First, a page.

Inflation tends to be higher the higher the level of monopoly power in the economy and the more closed it is to international trade. These are among the conclusions of new research by Professor Robert Barro and Dr Silvana Tenreyro, published in the April 2006 Economic Journal.
According to their analysis, shifts in the extent of competition, which affect mark-up ratios, are possible sources of aggregate business fluctuations. During booms, mark-up ratios go down and the economy operates more efficiently, leading to higher (measured) productivity levels.
Mark-up ratios – measures of the inefficiency associated with monopoly power in the economy – are defined in terms of the ratios of prices of goods or inputs sold under conditions of monopoly power to prices of goods or inputs sold under competitive conditions. In particular, mark-ups correspond to the prices of differentiated intermediate inputs (sold under conditions of monopoly power) relative to the prices of undifferentiated final products (sold under competitive conditions).
Nominal prices of intermediate goods (or less competitive goods more generally) are more rigid than prices of final (competitive) goods. As a result, unexpected inflation reduces the relative price of less competitive inputs and, thereby, mimics the productivity gains from an increase in competition.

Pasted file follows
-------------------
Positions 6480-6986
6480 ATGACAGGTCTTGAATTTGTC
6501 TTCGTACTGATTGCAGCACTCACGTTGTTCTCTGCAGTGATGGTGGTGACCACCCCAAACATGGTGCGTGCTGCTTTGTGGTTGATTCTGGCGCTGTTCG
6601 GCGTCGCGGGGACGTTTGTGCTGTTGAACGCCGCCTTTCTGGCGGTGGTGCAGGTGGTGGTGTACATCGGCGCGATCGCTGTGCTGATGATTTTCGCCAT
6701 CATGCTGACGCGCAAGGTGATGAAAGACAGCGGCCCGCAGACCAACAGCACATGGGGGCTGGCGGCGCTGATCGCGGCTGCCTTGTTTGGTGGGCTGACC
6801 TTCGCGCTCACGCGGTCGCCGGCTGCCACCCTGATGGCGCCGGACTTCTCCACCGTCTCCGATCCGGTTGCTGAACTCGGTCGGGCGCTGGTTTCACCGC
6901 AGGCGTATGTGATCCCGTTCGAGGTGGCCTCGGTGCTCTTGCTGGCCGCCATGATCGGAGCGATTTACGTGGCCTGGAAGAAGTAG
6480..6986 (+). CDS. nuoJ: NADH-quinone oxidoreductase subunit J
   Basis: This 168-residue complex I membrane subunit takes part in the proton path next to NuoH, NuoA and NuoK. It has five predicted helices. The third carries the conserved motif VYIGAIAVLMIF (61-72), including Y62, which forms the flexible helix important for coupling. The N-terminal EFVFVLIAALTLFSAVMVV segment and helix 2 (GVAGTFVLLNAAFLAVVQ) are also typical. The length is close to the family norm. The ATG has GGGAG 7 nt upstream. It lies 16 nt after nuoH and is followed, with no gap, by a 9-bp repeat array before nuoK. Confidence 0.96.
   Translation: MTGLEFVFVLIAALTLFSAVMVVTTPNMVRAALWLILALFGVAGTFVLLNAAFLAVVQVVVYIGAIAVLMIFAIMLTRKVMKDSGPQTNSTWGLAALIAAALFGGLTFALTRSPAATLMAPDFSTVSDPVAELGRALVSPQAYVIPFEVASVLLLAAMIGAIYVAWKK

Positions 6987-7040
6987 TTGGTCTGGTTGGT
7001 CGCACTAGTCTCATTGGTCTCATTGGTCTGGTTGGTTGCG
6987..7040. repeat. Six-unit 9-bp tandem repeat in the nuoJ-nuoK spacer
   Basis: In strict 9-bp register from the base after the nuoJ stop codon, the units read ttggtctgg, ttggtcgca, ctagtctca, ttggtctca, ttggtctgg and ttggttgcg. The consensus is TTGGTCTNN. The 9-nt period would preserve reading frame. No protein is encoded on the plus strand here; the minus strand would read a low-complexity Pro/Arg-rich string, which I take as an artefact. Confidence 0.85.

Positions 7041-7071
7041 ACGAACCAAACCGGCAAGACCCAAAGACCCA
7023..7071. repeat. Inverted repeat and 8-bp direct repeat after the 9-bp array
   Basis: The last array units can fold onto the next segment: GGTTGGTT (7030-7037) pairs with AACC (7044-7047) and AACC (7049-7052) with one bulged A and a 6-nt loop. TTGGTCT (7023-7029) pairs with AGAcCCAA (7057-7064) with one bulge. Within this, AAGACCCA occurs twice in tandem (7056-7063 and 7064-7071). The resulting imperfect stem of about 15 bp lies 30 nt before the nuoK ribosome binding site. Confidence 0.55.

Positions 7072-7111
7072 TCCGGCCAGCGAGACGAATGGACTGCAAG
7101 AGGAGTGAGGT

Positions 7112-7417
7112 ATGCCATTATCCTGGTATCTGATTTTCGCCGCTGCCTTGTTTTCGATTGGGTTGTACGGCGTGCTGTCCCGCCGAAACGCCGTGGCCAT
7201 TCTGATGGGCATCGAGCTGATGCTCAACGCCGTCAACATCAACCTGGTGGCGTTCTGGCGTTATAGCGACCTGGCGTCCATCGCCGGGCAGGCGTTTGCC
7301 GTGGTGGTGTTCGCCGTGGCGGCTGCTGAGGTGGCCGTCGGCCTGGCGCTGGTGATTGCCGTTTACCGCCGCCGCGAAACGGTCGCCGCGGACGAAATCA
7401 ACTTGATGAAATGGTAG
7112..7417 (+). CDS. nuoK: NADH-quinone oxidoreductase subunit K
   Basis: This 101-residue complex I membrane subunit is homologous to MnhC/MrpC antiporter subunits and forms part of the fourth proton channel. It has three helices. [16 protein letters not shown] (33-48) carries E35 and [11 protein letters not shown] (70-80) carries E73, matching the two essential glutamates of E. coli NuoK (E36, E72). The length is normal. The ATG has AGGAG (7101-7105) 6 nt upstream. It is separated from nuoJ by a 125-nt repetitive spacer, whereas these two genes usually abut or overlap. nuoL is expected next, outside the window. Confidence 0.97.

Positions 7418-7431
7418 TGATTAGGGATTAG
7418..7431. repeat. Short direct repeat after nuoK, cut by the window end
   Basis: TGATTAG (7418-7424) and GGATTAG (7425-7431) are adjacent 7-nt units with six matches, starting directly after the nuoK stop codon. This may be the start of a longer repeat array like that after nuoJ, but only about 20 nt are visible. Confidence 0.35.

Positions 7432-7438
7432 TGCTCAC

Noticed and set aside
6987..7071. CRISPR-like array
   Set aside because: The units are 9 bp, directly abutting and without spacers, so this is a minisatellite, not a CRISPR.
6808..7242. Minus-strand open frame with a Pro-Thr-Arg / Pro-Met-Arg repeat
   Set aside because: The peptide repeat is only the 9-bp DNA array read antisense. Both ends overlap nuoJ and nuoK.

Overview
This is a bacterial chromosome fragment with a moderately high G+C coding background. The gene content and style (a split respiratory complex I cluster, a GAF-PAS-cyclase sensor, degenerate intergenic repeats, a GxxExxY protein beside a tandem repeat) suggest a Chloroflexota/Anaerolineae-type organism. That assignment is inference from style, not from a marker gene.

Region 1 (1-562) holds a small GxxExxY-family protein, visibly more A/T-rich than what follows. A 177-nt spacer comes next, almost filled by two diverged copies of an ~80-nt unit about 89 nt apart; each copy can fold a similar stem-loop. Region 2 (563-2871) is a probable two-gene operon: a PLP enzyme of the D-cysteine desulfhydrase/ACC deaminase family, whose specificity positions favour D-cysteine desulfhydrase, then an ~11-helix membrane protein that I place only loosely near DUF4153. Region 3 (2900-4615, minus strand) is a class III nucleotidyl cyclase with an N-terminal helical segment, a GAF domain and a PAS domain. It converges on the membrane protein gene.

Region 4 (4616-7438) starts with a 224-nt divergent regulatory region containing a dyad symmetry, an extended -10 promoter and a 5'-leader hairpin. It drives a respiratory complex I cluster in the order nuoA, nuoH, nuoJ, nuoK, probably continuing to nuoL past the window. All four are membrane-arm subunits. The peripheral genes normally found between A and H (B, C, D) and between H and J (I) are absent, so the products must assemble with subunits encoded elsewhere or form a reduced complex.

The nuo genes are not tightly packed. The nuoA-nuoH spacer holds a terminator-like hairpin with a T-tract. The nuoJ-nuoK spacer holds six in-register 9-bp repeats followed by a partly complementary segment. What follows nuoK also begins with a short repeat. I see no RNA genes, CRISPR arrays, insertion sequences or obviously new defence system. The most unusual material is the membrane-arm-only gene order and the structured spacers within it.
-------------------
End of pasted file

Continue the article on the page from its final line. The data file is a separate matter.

In an open economy, unexpected inflation abroad also leads to productivity gains: domestic output is stimulated by the reductions in the relative price of foreign intermediates. Because of the distortion from mark-up pricing, this expansion of output is efficient over a range of unexpected inflation rates.
The analysis has some surprising implications for how trade and monetary union affect a policy-maker''s incentive to inflate. If the country is relatively closed to international trade, then the monetary authority would value surprise inflation since it will tend to lead to higher productivity.
Moreover, the higher the distortion, the greater is the incentive to inflate. Therefore, the inflation rate would tend to be higher the higher the level of monopoly power.
If the country opens up to trade, the incentive to inflate diminishes because part of the benefit from inflation surprises goes to residents of other countries. This effect is more important the lower are the trading costs, and the higher is the size of the trading partners.
Therefore, the inflation rate would tend to be lower in open economies. If the country decides to join a monetary union and the common monetary authority takes into account the beneficial effects of surprise inflation in all countries, then the equilibrium inflation rate tends to be higher than that without the monetary union.
The analysis implies that relative output prices are more counter-cyclical the less competitive the sector. To test this hypothesis, the researchers examine the behaviour of price deflators for industry shipments in US manufacturing at the four-digit level.
The data, which have been assembled by the National Bureau of Economic Research, are annual from 1958 to 1997 and cover over 400 industries. They reveal that relative output prices were indeed more counter-cyclical in the more concentrated manufacturing sectors.
''Closed and Open Economy Models of Business Cycles with Marked up and Sticky Prices'' by Robert Barro and Silvana Tenreyro is published in the April 2006 issue of the Economic Journal.